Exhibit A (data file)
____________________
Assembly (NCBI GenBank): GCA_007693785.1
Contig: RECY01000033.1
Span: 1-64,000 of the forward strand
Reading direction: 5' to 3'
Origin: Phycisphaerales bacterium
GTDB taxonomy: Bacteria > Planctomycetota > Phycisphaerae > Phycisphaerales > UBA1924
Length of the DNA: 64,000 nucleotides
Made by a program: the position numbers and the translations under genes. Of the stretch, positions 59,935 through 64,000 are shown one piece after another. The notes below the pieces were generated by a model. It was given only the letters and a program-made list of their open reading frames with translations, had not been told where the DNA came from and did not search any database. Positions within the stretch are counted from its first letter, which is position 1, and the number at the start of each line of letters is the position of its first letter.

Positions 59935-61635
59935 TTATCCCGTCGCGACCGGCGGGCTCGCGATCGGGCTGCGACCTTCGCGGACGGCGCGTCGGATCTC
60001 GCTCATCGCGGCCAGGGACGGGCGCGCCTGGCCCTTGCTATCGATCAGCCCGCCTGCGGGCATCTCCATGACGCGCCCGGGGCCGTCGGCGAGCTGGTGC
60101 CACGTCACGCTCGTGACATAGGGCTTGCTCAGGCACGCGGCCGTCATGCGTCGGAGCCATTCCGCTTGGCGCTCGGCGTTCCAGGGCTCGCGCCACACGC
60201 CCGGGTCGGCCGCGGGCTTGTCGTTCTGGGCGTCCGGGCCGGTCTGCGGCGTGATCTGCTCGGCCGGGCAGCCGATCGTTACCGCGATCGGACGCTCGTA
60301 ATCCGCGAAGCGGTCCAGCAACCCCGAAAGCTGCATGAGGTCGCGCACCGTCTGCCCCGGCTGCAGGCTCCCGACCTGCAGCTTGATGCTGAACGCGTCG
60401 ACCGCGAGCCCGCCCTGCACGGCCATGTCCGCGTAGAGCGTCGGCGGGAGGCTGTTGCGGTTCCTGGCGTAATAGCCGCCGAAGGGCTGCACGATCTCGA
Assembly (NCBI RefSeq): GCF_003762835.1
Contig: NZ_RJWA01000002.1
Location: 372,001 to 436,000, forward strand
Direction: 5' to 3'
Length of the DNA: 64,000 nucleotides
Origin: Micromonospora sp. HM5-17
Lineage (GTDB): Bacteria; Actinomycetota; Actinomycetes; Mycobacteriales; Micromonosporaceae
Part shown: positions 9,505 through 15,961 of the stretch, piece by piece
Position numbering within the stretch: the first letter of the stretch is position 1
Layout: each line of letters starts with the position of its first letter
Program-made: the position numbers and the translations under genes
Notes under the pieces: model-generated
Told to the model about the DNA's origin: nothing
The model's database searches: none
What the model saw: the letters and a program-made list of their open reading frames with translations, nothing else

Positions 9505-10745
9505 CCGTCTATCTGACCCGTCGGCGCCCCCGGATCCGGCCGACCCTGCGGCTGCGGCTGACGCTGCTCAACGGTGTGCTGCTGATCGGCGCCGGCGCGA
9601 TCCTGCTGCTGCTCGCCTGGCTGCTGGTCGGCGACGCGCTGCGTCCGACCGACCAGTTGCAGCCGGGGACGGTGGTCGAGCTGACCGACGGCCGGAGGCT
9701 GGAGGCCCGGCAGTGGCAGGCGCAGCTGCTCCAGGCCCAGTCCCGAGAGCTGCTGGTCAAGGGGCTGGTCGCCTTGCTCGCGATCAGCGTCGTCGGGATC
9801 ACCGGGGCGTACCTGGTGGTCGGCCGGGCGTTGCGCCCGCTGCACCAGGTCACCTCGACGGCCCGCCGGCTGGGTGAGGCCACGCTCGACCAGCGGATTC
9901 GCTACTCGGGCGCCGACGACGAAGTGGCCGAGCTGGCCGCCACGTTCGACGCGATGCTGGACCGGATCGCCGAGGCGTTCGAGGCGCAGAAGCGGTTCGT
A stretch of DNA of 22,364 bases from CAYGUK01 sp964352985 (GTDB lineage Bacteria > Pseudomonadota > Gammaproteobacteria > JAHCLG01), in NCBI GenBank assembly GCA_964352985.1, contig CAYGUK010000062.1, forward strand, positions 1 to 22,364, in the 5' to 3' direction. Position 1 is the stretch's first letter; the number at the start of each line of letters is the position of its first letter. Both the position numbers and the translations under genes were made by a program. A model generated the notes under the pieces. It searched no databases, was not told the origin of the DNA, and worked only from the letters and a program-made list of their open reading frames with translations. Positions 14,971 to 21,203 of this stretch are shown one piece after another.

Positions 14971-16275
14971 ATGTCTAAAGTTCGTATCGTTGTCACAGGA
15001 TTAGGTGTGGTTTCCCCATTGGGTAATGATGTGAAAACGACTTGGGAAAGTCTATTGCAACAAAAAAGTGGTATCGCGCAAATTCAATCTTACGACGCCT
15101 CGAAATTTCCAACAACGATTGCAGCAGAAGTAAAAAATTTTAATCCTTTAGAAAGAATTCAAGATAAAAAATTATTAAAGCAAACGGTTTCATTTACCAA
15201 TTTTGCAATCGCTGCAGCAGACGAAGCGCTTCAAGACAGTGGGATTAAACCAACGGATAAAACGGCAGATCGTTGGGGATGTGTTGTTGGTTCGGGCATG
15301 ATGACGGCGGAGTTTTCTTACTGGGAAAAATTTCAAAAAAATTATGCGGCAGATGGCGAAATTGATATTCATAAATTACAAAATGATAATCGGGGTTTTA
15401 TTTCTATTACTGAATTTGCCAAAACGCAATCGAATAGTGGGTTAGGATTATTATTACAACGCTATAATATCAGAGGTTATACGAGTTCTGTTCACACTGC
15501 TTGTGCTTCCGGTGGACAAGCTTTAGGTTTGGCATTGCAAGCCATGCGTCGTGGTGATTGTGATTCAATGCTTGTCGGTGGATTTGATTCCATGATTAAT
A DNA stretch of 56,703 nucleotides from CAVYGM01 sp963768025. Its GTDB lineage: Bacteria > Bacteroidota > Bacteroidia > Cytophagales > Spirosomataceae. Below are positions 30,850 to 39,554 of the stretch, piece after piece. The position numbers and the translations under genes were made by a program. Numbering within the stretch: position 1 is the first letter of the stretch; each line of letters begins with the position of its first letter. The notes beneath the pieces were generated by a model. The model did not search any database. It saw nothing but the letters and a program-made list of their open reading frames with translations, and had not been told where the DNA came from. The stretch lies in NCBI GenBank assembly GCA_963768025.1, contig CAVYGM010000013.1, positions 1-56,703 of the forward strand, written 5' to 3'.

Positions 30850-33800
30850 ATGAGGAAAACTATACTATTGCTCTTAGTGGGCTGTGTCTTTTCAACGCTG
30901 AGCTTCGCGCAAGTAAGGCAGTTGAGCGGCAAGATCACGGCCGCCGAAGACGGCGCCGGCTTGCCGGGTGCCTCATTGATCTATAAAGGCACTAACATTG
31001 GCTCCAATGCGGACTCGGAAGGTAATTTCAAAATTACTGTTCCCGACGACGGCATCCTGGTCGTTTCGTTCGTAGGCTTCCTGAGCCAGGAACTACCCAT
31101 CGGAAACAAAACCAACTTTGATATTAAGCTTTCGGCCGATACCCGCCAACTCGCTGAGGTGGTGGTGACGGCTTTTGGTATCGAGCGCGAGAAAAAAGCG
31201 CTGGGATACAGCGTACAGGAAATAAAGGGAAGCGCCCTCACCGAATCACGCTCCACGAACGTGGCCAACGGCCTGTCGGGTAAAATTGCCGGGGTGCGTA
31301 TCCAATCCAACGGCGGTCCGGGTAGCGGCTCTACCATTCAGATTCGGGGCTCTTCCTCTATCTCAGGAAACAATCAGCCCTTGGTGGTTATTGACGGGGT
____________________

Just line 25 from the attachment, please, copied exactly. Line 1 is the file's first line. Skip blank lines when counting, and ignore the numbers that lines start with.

Layout: each line of letters starts with the position of its first letter